Health program losing federal funds, clinics

By Angela K. Brown

Associated Press

Published: Sunday, March 11 2012 12:00 a.m. MST

In this March 8, 2012 photo, Alexis Lohse, right, hugs her daughter Emma Miller, 3, at their home in Fort Worth, Texas. When Lohse decided to go back to college, the mother of two was so worried about health insurance that she didn't quit her job until finding the Women's Health Program. Texas Gov. Rick Perry is directing state officials to begin looking for money to keep the Medicaid Women's Health Program operating, even if the Obama administration revokes federal funding amid a fight over clinics affiliated with abortion providers.

LM Otero, Associated Press

FORT WORTH, Texas — Delia Henry was tired but had no idea her blood sugar was high when she went to Planned Parenthood for her annual gynecological exam. The clinic referred her to a doctor, who diagnosed her with diabetes.

The 31-year-old nursing student said she would have skipped the exam since she has no insurance, but she had just signed up for Texas' Women's Health Program, which provides cancer screenings, contraceptives and basic health care to about 130,000 low-income women through Medicaid.

But under a state law taking effect Wednesday, Henry and other eligible women won't be able to get care at Planned Parenthood clinics — which treat about 44 percent of the program's patients — or other facilities with ties to abortion providers, meaning those women will have to find new health-care providers.

The $40 million program is at the center of a faceoff between conservative Republican lawmakers and the federal government, which provides 90 percent of the program's funding. Although Texas already forbids taxpayer money from going to organizations that provide abortions, the law will cut off clinics with any affiliation to a provider, even if it's just a shared name, employee or board member.

"The program is vital. But now when women call another clinic and are told they have to wait to get an appointment, it will deter them from going and will be detrimental to their health," said Henry, of Austin, who credits the program with saving her life. "It infuriates me what the lawmakers are doing. You have to question: Do they really care?"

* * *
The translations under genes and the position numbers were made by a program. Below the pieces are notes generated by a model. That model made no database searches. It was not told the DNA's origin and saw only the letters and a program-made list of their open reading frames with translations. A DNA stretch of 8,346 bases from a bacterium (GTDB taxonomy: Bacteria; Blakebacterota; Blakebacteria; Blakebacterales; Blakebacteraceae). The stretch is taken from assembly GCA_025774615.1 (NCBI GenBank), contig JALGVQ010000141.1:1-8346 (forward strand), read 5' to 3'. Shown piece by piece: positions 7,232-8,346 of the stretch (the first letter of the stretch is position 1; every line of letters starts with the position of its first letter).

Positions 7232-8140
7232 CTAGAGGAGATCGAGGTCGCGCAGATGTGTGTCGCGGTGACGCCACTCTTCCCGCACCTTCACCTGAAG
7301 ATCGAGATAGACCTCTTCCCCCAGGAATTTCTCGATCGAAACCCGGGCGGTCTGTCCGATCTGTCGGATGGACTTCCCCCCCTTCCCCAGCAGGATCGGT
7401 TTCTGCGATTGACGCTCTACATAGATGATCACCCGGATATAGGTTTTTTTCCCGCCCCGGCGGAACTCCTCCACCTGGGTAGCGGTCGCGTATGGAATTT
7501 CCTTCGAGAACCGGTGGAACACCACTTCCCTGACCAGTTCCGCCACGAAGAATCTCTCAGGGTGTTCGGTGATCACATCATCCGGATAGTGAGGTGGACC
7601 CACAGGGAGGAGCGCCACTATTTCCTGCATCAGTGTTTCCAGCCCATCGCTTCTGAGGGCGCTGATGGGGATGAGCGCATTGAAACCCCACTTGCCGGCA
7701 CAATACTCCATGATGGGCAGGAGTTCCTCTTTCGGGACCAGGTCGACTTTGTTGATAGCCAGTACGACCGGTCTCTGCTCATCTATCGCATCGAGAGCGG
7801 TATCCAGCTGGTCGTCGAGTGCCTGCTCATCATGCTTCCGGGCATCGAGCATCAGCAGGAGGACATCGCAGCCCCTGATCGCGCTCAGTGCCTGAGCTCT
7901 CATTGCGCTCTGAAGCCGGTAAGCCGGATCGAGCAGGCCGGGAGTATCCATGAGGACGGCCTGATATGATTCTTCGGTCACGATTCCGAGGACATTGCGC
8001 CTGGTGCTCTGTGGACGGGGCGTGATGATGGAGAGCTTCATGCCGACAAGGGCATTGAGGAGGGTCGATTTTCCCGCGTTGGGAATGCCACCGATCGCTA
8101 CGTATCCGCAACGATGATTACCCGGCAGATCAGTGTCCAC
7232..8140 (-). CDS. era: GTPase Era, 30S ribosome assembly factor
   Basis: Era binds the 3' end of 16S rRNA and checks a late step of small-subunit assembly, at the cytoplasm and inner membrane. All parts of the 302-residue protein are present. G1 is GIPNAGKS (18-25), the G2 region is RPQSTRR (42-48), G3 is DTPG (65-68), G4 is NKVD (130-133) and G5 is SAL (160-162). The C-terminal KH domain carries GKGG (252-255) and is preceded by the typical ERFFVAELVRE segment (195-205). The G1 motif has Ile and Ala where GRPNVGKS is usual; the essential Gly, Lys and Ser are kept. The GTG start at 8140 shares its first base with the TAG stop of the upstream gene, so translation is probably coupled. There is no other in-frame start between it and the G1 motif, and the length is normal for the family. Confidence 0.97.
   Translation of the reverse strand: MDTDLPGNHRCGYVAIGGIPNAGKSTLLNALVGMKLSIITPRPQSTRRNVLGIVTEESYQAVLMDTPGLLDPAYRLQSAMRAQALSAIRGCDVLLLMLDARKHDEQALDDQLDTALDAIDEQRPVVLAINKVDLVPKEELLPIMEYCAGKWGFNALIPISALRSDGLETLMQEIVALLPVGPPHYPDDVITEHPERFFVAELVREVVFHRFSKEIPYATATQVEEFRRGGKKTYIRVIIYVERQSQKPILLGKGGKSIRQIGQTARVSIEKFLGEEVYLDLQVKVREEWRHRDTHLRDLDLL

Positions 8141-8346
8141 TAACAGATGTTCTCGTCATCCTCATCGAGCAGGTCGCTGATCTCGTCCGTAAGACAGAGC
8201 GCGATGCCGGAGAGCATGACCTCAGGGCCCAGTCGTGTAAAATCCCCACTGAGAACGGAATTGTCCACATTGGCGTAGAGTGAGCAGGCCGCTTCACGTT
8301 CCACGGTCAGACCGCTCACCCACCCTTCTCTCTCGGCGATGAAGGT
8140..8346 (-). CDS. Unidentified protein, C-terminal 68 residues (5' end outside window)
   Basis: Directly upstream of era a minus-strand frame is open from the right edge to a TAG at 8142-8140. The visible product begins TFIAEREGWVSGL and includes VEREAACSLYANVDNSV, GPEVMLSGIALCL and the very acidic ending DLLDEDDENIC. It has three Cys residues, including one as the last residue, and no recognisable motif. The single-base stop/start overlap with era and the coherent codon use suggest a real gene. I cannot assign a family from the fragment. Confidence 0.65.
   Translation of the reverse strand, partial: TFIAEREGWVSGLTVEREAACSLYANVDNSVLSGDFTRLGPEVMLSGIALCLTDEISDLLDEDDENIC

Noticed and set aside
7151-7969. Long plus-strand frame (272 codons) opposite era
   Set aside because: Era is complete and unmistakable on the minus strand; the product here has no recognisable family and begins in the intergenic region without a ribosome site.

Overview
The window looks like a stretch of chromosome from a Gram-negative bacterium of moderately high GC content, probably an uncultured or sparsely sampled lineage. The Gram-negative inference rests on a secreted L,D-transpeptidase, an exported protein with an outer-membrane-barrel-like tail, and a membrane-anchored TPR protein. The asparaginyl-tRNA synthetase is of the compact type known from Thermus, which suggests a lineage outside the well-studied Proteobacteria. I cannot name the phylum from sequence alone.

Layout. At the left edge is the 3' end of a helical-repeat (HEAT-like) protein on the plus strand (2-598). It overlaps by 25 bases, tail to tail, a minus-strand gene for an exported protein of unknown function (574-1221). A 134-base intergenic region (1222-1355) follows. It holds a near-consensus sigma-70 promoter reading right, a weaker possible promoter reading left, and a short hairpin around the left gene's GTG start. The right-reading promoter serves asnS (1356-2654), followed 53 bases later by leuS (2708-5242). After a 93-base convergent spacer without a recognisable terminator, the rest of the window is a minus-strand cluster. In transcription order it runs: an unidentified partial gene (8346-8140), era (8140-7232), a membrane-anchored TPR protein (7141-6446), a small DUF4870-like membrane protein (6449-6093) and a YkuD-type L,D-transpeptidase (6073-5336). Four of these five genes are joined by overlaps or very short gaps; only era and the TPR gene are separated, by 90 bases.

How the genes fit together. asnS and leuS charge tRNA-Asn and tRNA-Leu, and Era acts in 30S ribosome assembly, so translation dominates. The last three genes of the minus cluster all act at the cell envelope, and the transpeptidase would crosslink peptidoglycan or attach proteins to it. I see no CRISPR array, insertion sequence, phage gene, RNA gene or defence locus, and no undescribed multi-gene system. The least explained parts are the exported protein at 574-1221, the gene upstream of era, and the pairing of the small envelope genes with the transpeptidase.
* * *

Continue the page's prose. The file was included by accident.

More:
The nonpartisan Center for Public Policy Priorities, which works to alleviate poverty, said poor women would have difficulty finding new doctors who participate in the program. Doctors and clinics must be qualified Medicaid providers and enrolled in organizations that manage the program.

Plus, more than a dozen facilities that provided health care to poor women recently closed because of budget cuts. Lawmakers last year slashed state funding for women's health and family planning programs by $73.6 million, cutting services to 160,000 women. They also took $10 million out of a another family planning budget line and shifted responsibility for providing those services onto the managed care organizations that administer Medicaid in Texas.

That means clinics run by local hospitals have already seen an increase in patients. Those health clinics, including nine run by Parkland Hospital in Dallas, expect to be even more crowded after next week.

"As more clinics close, more patients come to Parkland requesting services," said Paula Turicchi, the hospital's senior vice president for women and infants specialty health. "And we will have to weigh what services we can continue to provide."

Gov. Rick Perry pledged last week to find state money to keep the program afloat, but he hasn't offered specifics. U.S. Health and Human Services Secretary Kathleen Sebelius said Friday that the federal funding would be phased out this year because the Texas law violates federal Medicaid regulations requiring that women be allowed to choose a qualified health-care provider. Perry disputes that claim, saying Medicaid rules give states the right to determine which clinics are qualified.

His administration said it would go into a deeper deficit to keep the program running. But that doesn't prevent the law from creating at least a temporary shortage of health-care clinics.

"No one should think this solution is adequate," the Center for Public Policy Priorities said of the governor's plan.

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